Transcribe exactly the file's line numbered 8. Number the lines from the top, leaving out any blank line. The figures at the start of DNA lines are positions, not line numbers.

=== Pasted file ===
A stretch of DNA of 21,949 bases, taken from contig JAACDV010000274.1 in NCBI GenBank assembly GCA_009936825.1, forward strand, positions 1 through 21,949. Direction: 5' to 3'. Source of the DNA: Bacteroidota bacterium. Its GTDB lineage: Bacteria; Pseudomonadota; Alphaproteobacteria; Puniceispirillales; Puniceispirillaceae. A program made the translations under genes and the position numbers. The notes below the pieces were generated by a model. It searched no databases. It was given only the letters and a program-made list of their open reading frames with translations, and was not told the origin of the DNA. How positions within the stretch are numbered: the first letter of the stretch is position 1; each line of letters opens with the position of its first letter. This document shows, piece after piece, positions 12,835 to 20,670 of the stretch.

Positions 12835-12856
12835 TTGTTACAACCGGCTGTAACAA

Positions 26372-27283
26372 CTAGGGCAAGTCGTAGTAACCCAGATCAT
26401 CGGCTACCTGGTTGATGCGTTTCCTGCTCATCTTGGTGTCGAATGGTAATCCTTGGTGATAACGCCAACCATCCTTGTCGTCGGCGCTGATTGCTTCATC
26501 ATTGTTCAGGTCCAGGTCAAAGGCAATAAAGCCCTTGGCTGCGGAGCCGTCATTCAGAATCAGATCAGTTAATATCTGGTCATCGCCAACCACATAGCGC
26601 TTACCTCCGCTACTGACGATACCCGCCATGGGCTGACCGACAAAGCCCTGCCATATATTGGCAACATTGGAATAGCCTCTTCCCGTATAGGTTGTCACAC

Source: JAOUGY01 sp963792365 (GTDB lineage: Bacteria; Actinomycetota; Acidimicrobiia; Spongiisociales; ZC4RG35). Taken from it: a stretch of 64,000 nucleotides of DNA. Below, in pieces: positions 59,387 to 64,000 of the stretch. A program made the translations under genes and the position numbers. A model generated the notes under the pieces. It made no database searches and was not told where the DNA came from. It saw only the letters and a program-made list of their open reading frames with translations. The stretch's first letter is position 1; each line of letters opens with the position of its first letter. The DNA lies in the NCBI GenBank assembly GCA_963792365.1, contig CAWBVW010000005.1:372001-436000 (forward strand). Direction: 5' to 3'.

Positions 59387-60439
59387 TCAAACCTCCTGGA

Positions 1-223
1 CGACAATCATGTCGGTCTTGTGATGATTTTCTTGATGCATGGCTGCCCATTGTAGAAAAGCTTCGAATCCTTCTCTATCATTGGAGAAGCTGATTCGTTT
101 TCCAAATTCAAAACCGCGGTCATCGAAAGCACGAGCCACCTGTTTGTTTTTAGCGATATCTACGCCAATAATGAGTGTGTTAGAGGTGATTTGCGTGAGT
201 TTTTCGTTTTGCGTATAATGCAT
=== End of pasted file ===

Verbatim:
26601 TTACCTCCGCTACTGACGATACCCGCCATGGGCTGACCGACAAAGCCCTGCCATATATTGGCAACATTGGAATAGCCTCTTCCCGTATAGGTTGTCACAC